a. with the article, generically, so as to include all human individuals: Matthew 4:4 (ἐπ’ ἄρτῳ ζήσεται ἄνθρωπος); Matthew 12:35 ( ἀγαθὸς ἄνθ. every good person); Matthew 15:11, Matthew 15:18; Mark 2:27; Mark 7:15, Mark 7:18, Mark 7:20; Luke 4:4; John 2:25 [Winer's Grammar, § 18, 8]; John 7:51; Romans 7:1, etc.TGL ἄνθρωπος.4

    b. so that a man is distinguished from beings of a different race or order;TGL ἄνθρωπος.5

    α. from animals, plants, etc.: Luke 5:10; Matthew 4:19; Matthew 12:12; 2 Peter 2:16; Revelation 9:4, Revelation 9:7, Revelation 9:10, Revelation 9:15, Revelation 9:18; Revelation 11:13, etc.TGL ἄνθρωπος.6

    β. from God, from Christ as divine, and from angels: Matthew 10:32; Matthew 19:6; Mark 10:9; Luke 2:15 [T WH omit; L Tr brackets] (opposed to angels); John 10:33; Acts 10:26; Acts 14:11; 1 Thessalonians 2:13; Galatians 1:10, Galatians 1:12; 1 Corinthians 3:21; 1 Corinthians 7:23; Philippians 2:7, Philippians 2:8; 1 Timothy 2:5; Hebrews 8:2; Hebrews 13:6; 1 Peter 2:4, etc.TGL ἄνθρωπος.7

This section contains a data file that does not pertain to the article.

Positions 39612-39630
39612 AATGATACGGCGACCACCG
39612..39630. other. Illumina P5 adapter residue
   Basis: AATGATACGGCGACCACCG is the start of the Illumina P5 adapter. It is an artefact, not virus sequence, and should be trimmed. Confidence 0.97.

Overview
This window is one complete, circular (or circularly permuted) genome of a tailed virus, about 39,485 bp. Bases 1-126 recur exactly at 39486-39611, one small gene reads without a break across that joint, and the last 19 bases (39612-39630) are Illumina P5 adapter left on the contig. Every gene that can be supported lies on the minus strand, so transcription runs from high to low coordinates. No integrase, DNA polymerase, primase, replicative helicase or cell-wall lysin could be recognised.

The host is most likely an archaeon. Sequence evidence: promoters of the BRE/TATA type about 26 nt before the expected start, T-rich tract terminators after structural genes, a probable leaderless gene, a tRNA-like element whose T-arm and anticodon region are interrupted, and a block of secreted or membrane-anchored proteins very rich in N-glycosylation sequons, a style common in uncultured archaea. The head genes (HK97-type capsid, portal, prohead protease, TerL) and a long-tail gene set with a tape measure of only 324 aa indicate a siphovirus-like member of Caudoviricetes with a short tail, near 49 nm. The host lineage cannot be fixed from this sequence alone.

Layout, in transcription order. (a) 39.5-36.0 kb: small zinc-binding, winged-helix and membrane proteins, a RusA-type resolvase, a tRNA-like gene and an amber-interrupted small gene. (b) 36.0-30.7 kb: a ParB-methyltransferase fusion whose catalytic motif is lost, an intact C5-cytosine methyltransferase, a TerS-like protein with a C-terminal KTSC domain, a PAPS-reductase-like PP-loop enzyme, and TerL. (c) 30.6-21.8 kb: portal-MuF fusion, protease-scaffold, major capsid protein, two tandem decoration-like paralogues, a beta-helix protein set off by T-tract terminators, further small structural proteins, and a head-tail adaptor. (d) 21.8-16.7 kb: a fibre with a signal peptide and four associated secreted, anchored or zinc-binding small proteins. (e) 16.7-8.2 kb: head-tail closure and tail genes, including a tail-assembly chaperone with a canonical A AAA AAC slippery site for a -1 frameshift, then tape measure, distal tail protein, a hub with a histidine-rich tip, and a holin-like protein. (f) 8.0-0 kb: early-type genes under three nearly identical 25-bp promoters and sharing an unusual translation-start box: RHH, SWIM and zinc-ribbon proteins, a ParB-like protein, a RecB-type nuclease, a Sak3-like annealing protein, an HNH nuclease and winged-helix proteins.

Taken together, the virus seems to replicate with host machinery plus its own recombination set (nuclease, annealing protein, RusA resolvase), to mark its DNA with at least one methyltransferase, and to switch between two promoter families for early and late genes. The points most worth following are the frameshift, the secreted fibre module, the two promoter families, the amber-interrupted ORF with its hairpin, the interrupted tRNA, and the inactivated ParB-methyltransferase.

c. with the added notion of weakness, by which man is led into mistake or prompted to sin: οὐκ ἄνθρωποί; [R G σαρκικοί] ἐστε; 1 Corinthians 3:4; σοφία ἀνθρώπων, 1 Corinthians 2:5; ἀνθρώπων ἐπιθυμίαι, 1 Peter 4:2; κατὰ ἄνθρωπον περιπατεῖτε ye conduct yourselves as men, 1 Corinthians 3:3; λαλεῖν or λέγειν κατὰ ἄνθρωπον, to speak according to human modes of thinking, 1 Corinthians 9:8; Romans 3:5; κατὰ ἄνθρωπον λέγω, I speak as a man to whom analogies from human affairs present themselves, while I illustrate divine things by an example drawn from ordinary human life, Galatians 3:15; κατὰ ἄνθρ. θηριομαχεῖν, as man is wont to fight, urged on by the desire of gain, honor and other earthly advantages, 1 Corinthians 15:32: οὐκ ἔστι κατὰ ἄνθρ. is not accommodated to the opinions and desires of men, Galatians 1:11; [for examples of κατὰ ἄνθ. in secular authors see Wetstein on Romans as above]; with the accessory notion of malignity: προσέχετε ἀπὸ τῶν ἀνθρώπων, Matthew 10:17; εἰς χεῖρας ἀνθρώπων, Matthew 17:22; Luke 9:44.TGL ἄνθρωπος.8